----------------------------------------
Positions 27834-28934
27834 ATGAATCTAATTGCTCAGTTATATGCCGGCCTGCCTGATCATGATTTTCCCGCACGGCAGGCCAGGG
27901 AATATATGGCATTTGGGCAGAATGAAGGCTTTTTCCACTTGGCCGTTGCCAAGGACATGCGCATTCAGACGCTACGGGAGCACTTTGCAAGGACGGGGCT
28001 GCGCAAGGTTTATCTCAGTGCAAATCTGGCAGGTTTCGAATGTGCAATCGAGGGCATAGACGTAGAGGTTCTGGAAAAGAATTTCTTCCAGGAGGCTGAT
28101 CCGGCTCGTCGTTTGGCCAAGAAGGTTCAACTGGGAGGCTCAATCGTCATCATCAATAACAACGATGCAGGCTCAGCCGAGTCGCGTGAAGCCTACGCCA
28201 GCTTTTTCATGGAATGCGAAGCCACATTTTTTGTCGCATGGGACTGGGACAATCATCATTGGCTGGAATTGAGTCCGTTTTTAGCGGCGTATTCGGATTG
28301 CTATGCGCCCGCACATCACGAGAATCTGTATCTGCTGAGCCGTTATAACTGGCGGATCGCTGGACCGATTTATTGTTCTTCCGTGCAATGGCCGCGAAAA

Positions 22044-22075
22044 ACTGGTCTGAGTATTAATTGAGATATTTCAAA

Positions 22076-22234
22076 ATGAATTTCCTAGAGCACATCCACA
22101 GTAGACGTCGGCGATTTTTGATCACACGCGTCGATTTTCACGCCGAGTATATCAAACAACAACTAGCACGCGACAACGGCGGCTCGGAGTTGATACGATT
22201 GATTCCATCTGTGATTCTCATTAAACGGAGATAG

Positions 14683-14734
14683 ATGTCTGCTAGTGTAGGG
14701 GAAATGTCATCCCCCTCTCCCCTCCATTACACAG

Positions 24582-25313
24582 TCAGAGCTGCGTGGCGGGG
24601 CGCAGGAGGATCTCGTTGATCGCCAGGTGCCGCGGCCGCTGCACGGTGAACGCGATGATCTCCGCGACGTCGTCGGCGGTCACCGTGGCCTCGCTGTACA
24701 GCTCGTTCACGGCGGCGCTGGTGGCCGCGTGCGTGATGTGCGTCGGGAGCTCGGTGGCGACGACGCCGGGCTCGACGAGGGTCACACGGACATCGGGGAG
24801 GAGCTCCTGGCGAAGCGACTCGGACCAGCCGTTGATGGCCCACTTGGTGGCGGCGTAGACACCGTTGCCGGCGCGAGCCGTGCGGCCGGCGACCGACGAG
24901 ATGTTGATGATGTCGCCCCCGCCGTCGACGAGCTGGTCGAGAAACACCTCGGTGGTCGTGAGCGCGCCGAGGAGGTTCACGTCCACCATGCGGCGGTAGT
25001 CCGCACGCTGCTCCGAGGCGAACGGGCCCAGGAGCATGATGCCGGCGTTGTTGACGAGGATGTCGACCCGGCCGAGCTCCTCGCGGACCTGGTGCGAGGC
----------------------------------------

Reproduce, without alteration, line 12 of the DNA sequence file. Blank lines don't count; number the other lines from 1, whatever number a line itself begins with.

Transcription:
22101 GTAGACGTCGGCGATTTTTGATCACACGCGTCGATTTTCACGCCGAGTATATCAAACAACAACTAGCACGCGACAACGGCGGCTCGGAGTTGATACGATT